Sometimes getting a free writing job seems like the easiest thing in the world; other times it’s like you can give away your skills for free, but you still can’t get clients.
If you’re having trouble getting a freelance writing job — and you’ve sold your ass — here are some suggestions for pricing your services. This makes it easier to log in to customers.
2 Surprising Things About Free Writing Rates Most Freelancers Don’t Know
I’ve been a freelance writer since 1993 and I can tell you two surprising things about rates:
(i) When you’re not logged in as a customer, you rarely rate the question: Well, you want to know why I mentioned it. Because many freelance writers “think” this is the reason they haven’t found a client. And if you think so (that is, you’re not happy with your rate), then this is a problem – whether real or perceived.
(ii) The second is that many freelance writers don’t charge enough (seriously). This is a bigger problem than overcharging. Everyone understands this.
Free writing fee: why you lose your job if you don’t charge enough
So, how can undercharging be a problem? Because customers will automatically think that you are uneducated and/or inexperienced. I have been accused several times in my career. I actually had to defend (yes, defend) my interest rate.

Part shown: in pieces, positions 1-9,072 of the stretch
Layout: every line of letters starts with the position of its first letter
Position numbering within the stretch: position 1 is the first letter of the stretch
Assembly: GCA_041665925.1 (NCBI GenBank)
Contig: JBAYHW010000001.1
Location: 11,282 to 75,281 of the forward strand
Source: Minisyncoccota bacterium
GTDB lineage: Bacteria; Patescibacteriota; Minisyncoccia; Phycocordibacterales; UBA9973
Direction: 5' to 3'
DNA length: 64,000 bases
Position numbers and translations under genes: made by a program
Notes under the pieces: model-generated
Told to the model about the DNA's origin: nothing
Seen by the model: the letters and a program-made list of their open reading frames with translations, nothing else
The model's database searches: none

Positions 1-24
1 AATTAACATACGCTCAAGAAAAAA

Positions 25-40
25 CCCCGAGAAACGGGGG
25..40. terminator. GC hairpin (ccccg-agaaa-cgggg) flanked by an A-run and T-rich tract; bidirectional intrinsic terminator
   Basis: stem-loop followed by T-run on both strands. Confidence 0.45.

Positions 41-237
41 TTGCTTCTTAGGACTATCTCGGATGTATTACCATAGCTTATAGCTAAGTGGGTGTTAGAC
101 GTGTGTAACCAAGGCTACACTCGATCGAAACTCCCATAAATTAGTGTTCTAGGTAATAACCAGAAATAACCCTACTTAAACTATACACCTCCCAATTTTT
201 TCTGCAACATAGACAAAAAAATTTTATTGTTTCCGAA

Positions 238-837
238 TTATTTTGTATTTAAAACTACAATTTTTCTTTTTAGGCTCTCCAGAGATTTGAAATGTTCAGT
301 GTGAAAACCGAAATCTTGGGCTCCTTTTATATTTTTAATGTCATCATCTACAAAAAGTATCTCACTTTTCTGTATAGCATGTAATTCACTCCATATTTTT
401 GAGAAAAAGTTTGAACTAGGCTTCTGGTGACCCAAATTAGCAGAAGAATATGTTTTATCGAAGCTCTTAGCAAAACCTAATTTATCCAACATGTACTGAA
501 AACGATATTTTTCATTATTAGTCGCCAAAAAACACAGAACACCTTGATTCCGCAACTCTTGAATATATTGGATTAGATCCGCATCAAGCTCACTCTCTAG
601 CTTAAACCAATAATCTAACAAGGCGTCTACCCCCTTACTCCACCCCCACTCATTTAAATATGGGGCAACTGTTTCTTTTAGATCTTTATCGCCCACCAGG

You see, when someone really wants to invest in good content, they don’t mind paying a decent price for it. If you don’t count enough, there are too many others who charge higher, and they can “believe” more professionally, more skillfully, and more according to their needs. So they will bypass you right away.
How to charge correctly so you can get more free writing work
Assess Your Skills: Do You Have a Background in Your Writing Field? If so, you can charge more because you can sell that experience/value to customers.
For example, I write in the real estate, mortgage and small business fields. I have worked as a real estate agent, loan officer (mortgage advisor) and owned several small businesses. So that I can prove to the customer that my price is reasonable.
Evaluate the competition: Regardless of your skills/experience, shop around to understand the cost of the competition before setting a rate. You don’t want to sit too low or too high, somewhere in the middle makes it easier for your customers.
Evaluate your service product: How you charge depends on the service you provide. When examining charging standards for certain services, compare apples to apples and pears to oranges.
If you take these steps, you should easily be able to come up with a free writing rate that you’re happy with — that’s half of getting a writing job.
Article source: http://EzineArticles.com/5313137